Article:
The accounting cycle of an organisation encompasses all the steps that result in the presentation of financial statements of an organisation. This begins from charting of all accounts to journalizing to posting to drawing up of profit and loss account and balance sheet.
This article looks at meaning of and differences between two steps of this accounting cycle – trial balance and balance sheet.
Definitions and meanings
Trial balance is a complete listing of all ledger account balances at the end of a specified period. These account balances include all real, personal and nominal account balances impacted by journal entries.
Trial balance is prepared once all journal entries are posted to the respective ledger accounts and each ledger account is totaled and balanced. It is presented in columnar format, with debit account balances recorded on the left and credit account balances recorded on the right.
An example of a trial balance is as follows:
The primary purpose of compiling a trial balance is to check the arithmetical accuracy of the accounts. In a double entry accounting system, each journal entry has an equal debit and credit impact. Thus a tallied trial balance i.e., where debit balances equal credit balances, serves as a check on this.
A balance sheet is a financial statement which represents the position of assets and liabilities of an organisation as on a specific date. This date is generally the last date of the accounting period.
Assets are financial resources owned by an organisation which can be converted into monetary value. These include fixed assets and dues receivable. Liabilities represent a future monetary obligation. This includes all amounts that are payable and outstanding on the specified date. The net difference between the assets and liabilities represents the owner’s equity in the business.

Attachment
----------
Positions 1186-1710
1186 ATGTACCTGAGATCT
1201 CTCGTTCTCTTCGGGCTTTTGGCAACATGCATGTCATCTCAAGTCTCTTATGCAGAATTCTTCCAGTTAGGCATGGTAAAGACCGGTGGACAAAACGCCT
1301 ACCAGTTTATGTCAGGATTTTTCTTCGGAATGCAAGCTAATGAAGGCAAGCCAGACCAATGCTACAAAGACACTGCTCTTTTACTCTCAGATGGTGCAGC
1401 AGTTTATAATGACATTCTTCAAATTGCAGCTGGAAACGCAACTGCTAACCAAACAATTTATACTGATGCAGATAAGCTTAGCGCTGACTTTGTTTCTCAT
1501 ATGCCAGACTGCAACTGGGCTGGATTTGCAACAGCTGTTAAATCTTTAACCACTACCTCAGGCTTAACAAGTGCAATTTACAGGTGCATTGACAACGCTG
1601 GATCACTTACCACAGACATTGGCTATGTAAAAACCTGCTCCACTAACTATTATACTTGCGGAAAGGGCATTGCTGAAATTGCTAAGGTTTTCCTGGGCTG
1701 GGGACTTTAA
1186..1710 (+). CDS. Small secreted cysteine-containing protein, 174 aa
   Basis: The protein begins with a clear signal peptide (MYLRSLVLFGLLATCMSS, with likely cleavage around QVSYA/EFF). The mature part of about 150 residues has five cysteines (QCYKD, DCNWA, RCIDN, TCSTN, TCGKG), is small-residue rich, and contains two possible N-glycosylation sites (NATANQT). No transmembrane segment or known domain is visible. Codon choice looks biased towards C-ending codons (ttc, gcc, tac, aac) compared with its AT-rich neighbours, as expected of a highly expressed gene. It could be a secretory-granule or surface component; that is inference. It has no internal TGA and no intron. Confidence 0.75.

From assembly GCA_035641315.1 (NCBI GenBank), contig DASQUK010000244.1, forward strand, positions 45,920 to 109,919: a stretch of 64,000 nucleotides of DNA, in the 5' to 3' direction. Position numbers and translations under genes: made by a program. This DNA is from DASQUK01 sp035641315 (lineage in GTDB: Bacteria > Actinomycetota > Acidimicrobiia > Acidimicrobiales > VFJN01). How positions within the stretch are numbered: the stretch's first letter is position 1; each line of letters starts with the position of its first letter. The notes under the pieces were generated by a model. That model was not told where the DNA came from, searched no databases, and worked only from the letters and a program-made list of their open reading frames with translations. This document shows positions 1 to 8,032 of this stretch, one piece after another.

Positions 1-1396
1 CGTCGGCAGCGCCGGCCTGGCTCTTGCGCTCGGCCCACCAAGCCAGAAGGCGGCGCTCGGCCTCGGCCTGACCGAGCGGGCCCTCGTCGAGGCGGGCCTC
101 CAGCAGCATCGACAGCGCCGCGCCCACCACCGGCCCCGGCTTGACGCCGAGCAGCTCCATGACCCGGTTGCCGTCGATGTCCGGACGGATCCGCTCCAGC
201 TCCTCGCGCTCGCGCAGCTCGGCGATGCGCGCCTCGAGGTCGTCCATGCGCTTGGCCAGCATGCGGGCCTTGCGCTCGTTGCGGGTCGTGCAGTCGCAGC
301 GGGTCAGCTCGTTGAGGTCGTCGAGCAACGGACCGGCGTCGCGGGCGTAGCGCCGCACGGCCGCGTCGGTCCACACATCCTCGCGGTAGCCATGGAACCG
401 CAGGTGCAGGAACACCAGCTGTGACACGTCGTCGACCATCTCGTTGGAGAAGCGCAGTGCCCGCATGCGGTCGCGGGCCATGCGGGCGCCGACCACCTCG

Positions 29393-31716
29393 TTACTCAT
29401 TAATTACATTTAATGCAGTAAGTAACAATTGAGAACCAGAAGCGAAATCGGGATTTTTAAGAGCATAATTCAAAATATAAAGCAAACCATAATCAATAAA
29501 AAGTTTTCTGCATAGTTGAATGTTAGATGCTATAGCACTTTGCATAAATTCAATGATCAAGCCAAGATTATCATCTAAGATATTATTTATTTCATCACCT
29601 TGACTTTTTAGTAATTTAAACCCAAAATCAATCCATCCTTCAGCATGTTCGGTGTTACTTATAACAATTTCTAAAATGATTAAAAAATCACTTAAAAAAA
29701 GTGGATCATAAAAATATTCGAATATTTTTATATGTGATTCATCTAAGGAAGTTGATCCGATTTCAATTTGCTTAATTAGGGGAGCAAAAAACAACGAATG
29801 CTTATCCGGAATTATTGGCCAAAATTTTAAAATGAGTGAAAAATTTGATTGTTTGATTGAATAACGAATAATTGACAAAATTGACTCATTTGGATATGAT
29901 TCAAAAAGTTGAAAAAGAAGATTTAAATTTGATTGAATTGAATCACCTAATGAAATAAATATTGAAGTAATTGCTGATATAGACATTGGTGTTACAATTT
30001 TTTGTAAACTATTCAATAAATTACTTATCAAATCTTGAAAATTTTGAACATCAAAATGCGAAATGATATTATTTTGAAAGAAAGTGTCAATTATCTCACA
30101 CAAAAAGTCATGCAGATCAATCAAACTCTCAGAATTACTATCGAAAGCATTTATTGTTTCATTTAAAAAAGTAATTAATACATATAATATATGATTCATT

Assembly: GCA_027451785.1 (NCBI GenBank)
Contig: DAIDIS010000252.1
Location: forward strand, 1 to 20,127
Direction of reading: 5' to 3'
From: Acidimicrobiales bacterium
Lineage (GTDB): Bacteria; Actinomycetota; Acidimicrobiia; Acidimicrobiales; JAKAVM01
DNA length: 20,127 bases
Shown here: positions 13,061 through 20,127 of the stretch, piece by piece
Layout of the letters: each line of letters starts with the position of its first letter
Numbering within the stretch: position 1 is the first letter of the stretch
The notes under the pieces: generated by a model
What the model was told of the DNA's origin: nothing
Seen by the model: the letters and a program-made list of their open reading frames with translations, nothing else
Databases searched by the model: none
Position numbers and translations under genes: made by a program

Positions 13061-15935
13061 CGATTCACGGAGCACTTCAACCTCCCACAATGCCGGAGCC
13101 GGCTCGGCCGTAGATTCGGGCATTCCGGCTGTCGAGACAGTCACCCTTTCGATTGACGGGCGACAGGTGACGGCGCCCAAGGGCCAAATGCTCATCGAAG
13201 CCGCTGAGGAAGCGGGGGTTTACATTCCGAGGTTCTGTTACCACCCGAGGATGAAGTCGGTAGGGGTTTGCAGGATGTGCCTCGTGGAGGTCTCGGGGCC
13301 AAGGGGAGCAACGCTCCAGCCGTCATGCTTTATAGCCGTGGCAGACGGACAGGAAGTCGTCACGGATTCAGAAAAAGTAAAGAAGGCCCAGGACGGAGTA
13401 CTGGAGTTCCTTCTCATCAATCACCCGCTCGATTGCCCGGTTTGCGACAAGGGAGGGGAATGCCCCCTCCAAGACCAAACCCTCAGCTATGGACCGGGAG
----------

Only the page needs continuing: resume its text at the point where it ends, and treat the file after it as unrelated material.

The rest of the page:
The balance sheet thus is a snapshot of what the company owns and what the company owes including the value of owner’s equity. The balance sheet is important for various stakeholders to understand the financial position of an organisation at any specific point. Various key ratio analysis can also be done from the information presented in the balance sheet.
A format of the balance sheet derived from the trial balance in the above example is as follows:
Nominal account balances from trial balance are posted to the profit and loss account to arrive at net profit. Subsequently, this net profit as well as the balances of real and personal accounts from the trial balance is recorded in the balance sheet. Balance sheet is prepared in ‘T’ format with liabilities recorded on the left and assets recorded on the right.
This completes the accounting cycle.
The financial snapshot reflected by the balance sheet is vital for several stakeholders as follows:
- Management – to understand financial implications of the business operations and to determine future course of action for the business.
- Investors and potential investors – to gauge the security and growth potential of their investment in the company.
- Suppliers – to gauge credibility and business prospects of the organisation.
- Lenders – to gauge credit worthiness of the company and its ability to pay back loans taken.